Whether by divine intervention or happenstance, I find it very enlightening to have discovered these two just hours after Fuji’s foretelling condemnation of my router’s name. The juxtaposition of those two occurrences allowed me to decipher Black images in the local media more clearly and rationally – couldn’t have me getting ghetto in China! Having seen Bonquiqui and Tyrone, I was immediately overwhelmed with more than one gut reaction, but due to both Fuji’s earlier objection and many of the China Urban articles on modernization in post-Mao China, calling the society racist was no longer one of them. Instead, I will say that this Chinese quest for modernity and cosmopolitanism has revealed to me two things: (1) there is an international image for Black people and it has infiltrated Chinese culture (so much that it is at the point where the word “nigga” in not only known, but has become a socially accepted term) and (2) they’re not at fault for adopting these images… we are.

I wouldn’t conclude by saying that when I am gawked and giggled at that the 上海人 are subconsciously (or God forbid, consciously) categorizing me with Bonquiqui and Tyrone because I don’t think that I embody anything that the mainstream media depicts about Blacks. (Plus with my high sex appeal and metrosexual tenets, I am undoubtably classier than those two monstrosities… but I don’t judge.) Confronting the transnational image that I’m compared to and thus competing against only reinforces my sentiments of being black abroad. As I informed Shanel, since the preconception of Black is skewed, it is our responsibility to serve as the iconoclast of the vulgarities that we’re associated with and create a new definition for Black.

Consumerism in Shanghai: A Universal Love for High Heels

I HATE dirty, unkempt feet. And yet, I am always looking down to observe foot-statuses. While feet range from aesthetically pleasing to outright monstrosities, I have involuntarily witnessed several offenses, much like the subconscious yet obligatory need to watch a car accident: regardless of how awful the scene, you still can’t help but take a peek. There is something emblematic about the condition of feet in relation to the sociocultural status of an international metropolis such as Shanghai.

Within the first 24 hours of landing, we found ourselves commuting everywhere, by foot. Just like millions of other pedestrians, we marched across the cobblestone pathways, which after miles of treading did much damage to our feet (well at least mine). Sore, dirty, and bruised, I couldn’t fathom how people, on a daily basis, were traveling much farther than us, and maintaining such an elegance and resilience about them. While on the other hand, after only a few hours, I was ready to throw in the towel.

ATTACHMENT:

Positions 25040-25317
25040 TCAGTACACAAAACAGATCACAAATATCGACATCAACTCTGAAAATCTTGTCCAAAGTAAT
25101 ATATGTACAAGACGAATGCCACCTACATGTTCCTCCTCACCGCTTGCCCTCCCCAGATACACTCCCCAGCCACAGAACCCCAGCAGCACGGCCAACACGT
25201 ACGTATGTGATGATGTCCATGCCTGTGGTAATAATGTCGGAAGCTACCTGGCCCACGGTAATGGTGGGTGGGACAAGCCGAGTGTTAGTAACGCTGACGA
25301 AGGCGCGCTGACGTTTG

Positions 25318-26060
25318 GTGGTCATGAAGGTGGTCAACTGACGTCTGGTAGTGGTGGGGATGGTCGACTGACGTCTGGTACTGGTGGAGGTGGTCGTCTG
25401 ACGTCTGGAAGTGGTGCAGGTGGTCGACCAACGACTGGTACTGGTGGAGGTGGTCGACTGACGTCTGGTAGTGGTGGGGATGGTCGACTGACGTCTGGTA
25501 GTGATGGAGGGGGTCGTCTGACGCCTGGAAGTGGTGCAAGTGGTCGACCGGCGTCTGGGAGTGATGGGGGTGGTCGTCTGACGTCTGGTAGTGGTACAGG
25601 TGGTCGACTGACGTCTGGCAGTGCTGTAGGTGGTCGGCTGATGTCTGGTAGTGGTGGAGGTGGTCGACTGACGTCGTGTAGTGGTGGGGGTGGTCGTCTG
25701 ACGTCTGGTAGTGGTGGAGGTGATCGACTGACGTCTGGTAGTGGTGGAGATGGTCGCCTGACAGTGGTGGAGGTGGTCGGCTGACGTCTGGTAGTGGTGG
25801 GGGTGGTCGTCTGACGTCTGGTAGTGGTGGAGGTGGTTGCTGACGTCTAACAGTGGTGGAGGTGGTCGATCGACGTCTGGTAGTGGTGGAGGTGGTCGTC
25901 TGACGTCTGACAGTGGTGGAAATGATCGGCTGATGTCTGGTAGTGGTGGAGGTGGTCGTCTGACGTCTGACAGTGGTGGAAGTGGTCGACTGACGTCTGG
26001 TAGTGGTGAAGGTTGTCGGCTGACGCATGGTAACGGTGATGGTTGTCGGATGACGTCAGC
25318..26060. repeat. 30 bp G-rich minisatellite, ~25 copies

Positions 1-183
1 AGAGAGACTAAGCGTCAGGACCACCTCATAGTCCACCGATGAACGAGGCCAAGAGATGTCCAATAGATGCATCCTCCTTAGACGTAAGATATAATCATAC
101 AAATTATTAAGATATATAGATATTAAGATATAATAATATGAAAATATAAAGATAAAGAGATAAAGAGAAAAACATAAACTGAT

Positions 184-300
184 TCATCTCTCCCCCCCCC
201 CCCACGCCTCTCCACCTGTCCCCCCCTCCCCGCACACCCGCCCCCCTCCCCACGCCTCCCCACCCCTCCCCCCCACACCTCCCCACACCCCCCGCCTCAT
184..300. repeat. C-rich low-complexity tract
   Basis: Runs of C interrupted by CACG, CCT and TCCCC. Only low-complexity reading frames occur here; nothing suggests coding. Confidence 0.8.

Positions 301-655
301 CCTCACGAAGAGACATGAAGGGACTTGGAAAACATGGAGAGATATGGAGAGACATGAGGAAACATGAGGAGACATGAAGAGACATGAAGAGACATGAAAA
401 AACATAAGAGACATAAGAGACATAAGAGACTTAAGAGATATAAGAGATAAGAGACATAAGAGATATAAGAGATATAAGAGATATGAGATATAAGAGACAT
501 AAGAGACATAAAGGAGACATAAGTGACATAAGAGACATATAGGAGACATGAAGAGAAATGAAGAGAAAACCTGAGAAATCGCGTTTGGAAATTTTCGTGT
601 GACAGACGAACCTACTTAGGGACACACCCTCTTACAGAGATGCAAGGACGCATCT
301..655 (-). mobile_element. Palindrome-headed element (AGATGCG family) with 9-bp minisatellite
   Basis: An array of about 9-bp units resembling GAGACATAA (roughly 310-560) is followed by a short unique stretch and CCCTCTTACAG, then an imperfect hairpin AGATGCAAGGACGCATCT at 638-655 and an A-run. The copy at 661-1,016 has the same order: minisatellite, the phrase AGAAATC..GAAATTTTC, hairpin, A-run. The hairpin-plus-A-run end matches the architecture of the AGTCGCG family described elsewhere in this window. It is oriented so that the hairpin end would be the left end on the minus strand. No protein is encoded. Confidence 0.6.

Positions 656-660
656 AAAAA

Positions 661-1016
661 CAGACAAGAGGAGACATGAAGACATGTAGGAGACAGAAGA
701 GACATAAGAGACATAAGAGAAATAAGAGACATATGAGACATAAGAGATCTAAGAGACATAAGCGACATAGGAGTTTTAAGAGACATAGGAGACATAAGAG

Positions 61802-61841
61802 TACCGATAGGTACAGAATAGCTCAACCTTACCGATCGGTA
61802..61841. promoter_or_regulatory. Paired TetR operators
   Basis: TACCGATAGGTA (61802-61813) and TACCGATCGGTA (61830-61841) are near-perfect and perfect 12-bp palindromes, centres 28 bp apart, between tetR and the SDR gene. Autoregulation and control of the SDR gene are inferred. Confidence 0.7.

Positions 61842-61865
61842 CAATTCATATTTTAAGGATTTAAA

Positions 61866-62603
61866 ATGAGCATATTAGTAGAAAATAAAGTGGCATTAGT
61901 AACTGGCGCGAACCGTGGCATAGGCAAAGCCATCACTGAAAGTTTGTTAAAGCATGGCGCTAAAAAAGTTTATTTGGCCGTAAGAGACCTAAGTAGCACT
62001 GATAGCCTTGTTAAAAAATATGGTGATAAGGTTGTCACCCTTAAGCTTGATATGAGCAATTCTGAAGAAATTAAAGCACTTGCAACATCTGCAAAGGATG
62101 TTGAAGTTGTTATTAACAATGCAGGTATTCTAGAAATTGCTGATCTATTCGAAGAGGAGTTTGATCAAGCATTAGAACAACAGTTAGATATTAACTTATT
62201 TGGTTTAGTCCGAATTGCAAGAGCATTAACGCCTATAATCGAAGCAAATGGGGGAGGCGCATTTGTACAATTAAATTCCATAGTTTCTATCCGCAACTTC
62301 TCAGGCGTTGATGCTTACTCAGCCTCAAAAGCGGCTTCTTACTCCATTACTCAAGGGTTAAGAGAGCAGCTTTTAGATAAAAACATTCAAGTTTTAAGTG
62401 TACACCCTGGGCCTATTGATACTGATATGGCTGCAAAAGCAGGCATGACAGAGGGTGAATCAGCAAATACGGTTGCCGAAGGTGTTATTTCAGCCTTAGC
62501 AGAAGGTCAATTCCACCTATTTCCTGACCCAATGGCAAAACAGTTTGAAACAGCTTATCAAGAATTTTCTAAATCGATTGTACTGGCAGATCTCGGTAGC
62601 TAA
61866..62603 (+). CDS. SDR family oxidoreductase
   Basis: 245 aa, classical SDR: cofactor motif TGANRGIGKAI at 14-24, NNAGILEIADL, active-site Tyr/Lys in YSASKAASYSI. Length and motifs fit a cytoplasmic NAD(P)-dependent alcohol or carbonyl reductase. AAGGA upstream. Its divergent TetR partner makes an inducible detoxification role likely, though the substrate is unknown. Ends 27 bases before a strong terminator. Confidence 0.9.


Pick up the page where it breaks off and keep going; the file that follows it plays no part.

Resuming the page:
But what really astounded me were all the women, who fashionably strut their stuff in high heels and wedges, as if the Shanghai streets were their own runways. In all honesty, the constant sight of well-dressed women in heels had me envious, and soon on the look out for sales at boutiques and stores that carry such delicious merchandise.

But wait, there’s a reason why I didn’t bring such shoes to begin with…they aren’t practical! If I am dying in flip flops and Sperry’s, what is the logical reason to purchase items I have at home? Clearly I have been sucked in by the dangerous allures of consumerism. Shielded by the Davidson Bubble, I have been largely estranged from shopping culture since I left Chicago. And while, yes, there are malls (somewhat) near Davidson (about 20-30 minutes away by car, of which I lack), the convenience of living in such a mega metropolis has truly enabled my inner (and outer) diva to indulge in consumer goodies.

The best (and worst) part is that there is no language barrier in shopping. You want; you buy (that is, unless you are shopping at boutiques and small markets where you must negotiate to avoid being suckered out of a good price). It intrigues me that the malls of Shanghai are so internationally diverse (more than 80 percent of the stores there, I had never even heard of, mostly because they are European). The variety of international brands and stores available, along with numerous fashion-forward models strutting across the city truly speaks on the image-conscious state of Shanghai. According to Lousia Schein, Shanghai has “an acute commodity desire linked to social status.” Susan Brownell further equates this desire to be seen as fashionable, urban, and modern to China’s yearning to take “it’s place on the cutting edge of global culture and style.”

So as I continue to attempt to subdue my fetish for high heels and wedges, at least I know I am not alone. Whether you want to strut your stuff across the city in banging heels, or rather rock Adidas; keeping up with your feet is a tell-tell sign of sociocultural status. To all you young urbanites, you are not alone! This is a global struggle! Victimizing young city goers everywhere, one consumer product at a time. Flashy advertisements of idealized models, athletes, and stars strengthen this dangerous allure. And while I am intellectually aware of such perils, the “glittering” Shanghai markets still captivate me.